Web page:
After just having been in Belgium last month, I can say with certainty that Flatlandia's Leland Kermesse lived up to its goal. The rural course proved surprisingly similar to Flander's fields and the creek cuts bore a startling resemblance to the old trenches of the First World War. It was also relentlessly windy, with rain, and a sector of gravel. It was incredible.
I met up with my brother Stephen and after check-in we warmed up for a bit on the trainers. The wind was blowing steady at about 20 mph and the skies were heavy. It had the promise of an epic day in the saddle, and strangely we welcomed it.
Somewhere between 20 and 30 Cat IV's departed for a neutral roll-out with another good group of Cat V's behind. After we hit the S/F it was time to race and a rider in a burnt-orange jersey attacked. In a heavy crosswind it was suicide to imagine going 40 miles solo, but he gave it a go. Stephen and I sat in as the field rolled at 18 mph. I could do this all day. I hoped.
We turned into a mixed cross-headwind and went single-file. There was no shelter. My heart rate climbed up. I was on the nose of the saddle. It began to rain. Finally we picked up the tailwind and my heart was going 185. Crud. The speed picked up and we were doing 30 mph and I was frying. Then at 6.6 miles into 40, I came unglued. I was alone.
The gravel sector was fine. Growing up riding the roads around German Valley I knew that the crown would be smooth and hardpacked and though I kept toying with running fatter tires, I decided that I could ride 700x23's on my Bianchi. The gravel sector was fun and I came off it, rounded the turn, passed the S/F and was on my way for the second lap.
Now alone and facing the 20mph winds I was struggling. Mentally I was shattered. I couldn't wait to quit. I recalled Andy Hampsten's famous quote, "I was hurting so bad it was like a meditation." I was going hard - at 12mph. I was being passed by riders coming from behind. Even if allowed to mix and ride with them, I was so gone I couldn't have stayed on a wheel. I had to ride my pace. It was the 2001 stage to Pla d'Adet all over again. Then I picked up the tailwind. Suddenly I was riding 23mph and felt .... well .... good all things considered. As the miles ticked down, I decided that I had time to turn in another lap. I cruised over the gravel and turned for lap 3.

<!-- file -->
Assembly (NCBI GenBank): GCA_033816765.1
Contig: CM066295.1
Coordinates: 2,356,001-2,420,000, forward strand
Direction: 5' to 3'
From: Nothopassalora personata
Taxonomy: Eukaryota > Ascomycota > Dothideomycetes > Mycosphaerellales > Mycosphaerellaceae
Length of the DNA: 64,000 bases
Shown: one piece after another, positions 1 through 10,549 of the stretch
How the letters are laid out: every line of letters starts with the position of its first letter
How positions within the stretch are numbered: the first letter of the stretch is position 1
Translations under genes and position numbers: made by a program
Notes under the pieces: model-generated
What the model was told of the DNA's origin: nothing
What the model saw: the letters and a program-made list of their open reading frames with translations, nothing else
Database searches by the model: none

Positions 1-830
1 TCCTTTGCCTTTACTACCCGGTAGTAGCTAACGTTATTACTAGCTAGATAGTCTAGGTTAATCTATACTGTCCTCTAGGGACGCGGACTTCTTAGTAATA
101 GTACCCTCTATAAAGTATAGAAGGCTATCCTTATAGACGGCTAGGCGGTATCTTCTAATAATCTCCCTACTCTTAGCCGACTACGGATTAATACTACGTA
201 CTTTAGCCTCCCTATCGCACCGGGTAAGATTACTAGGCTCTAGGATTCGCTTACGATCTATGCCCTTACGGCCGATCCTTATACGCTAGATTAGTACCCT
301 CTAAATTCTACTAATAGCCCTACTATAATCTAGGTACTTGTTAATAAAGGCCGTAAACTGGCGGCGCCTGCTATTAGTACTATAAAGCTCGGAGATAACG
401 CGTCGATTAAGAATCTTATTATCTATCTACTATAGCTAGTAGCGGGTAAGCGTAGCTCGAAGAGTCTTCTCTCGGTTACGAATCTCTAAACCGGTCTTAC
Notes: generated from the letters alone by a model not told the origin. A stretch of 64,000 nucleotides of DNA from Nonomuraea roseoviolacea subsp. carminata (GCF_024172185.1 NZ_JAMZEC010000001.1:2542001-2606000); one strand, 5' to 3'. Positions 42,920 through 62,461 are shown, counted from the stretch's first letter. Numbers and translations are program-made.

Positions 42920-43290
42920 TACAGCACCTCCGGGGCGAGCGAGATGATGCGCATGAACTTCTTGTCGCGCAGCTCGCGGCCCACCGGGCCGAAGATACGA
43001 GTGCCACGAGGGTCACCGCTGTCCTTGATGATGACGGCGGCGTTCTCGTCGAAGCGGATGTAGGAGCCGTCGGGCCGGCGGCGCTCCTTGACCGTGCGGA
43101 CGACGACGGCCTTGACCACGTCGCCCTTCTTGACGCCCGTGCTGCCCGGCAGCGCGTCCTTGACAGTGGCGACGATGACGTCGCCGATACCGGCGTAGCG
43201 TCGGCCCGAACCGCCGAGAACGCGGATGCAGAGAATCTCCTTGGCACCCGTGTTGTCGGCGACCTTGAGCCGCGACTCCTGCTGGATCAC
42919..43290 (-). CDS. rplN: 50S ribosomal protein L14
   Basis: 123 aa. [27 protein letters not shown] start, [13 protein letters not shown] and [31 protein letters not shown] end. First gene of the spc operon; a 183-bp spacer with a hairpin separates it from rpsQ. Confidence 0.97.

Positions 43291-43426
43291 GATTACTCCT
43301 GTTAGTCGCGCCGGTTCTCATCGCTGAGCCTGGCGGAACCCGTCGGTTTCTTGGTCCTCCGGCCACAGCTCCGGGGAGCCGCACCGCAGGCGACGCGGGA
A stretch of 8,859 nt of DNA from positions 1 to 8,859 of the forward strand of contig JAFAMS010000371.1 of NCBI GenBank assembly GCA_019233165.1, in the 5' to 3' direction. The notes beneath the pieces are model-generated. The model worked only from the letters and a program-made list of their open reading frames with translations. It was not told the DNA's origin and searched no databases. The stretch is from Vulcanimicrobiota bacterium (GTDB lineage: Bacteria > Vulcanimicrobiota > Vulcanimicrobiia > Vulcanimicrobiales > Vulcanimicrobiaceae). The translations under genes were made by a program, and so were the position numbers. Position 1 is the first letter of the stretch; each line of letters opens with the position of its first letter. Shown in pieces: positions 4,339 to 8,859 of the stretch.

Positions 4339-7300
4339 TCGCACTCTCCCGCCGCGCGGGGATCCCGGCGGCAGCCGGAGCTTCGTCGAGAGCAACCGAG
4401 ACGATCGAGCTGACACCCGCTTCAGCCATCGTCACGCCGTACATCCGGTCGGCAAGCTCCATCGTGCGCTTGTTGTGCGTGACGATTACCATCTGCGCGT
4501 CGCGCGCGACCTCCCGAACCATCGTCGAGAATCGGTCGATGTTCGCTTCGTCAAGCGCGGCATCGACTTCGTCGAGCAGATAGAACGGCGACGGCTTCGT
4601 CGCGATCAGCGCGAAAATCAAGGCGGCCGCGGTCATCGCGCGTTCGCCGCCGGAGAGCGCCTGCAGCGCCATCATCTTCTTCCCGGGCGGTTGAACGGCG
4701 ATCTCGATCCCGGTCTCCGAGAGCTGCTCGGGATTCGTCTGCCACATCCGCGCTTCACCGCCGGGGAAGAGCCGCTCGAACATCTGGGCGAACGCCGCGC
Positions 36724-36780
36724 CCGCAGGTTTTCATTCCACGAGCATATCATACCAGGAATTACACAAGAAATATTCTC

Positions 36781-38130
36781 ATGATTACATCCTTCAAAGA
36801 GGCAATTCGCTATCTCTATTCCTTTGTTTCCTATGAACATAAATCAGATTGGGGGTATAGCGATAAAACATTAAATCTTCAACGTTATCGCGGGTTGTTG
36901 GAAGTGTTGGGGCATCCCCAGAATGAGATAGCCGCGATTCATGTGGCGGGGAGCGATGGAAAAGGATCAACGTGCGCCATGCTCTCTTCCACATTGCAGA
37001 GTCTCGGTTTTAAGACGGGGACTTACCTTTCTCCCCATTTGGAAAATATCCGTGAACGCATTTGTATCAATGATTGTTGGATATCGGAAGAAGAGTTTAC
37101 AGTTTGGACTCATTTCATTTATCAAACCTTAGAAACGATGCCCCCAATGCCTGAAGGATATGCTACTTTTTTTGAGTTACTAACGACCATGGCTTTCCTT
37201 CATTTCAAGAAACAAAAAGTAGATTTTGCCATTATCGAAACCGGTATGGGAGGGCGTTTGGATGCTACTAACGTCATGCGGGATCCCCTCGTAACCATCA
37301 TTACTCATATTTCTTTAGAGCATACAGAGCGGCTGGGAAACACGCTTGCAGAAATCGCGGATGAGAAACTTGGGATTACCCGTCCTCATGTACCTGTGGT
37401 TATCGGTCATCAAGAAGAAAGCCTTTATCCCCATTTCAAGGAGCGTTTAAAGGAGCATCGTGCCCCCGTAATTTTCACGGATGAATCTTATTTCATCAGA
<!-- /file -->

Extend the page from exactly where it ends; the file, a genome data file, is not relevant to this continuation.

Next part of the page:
Lap 3 was manageable because I knew that this really would be the final lap for me. I plugged along, steady as a turtle. The wind was still vicious, but I kept the pedals turning over. I kept looking at the computer as I saw the distance go down. The tailwind was again a blessing and with new wings I flew along. In the final stretch of gravel I noticed the sky turning dark. I cruised through it, turned to go to the S/F just to let them know I was retiring, and then slowly pedaled back to my car.
I should have pedaled faster. As I leaned the bike up against the trunk, the heavens opened, the god's barked and threw fire at the earth, and in the blink of an eye I was wet. I pulled wheels off, through the bike and wheels in the trunk and dove in the car. Stephen was still out there - completing Lap 4. Oh Crud.
I changed into dry clothes in the car and pulled out as the rained slackened. There, in soaking wet WFR yellow & blue, was Stephen. Looking happy. He said they got the rain in the gravel sector. He figured he'd probably done about 10th overall. He thought it the hardest race he'd ever done.
I averaged a speedy 17 mph and spent an hour with my HR in Zone 4 so for fitness, it was a good outing. The course was great and I highly recommend that we plan on racing this next year! Flatlandia put on a terrific race, the ABR officials for hanging out in rainy conditions, and I really thank all of them for giving us the opportunity to have such a great time!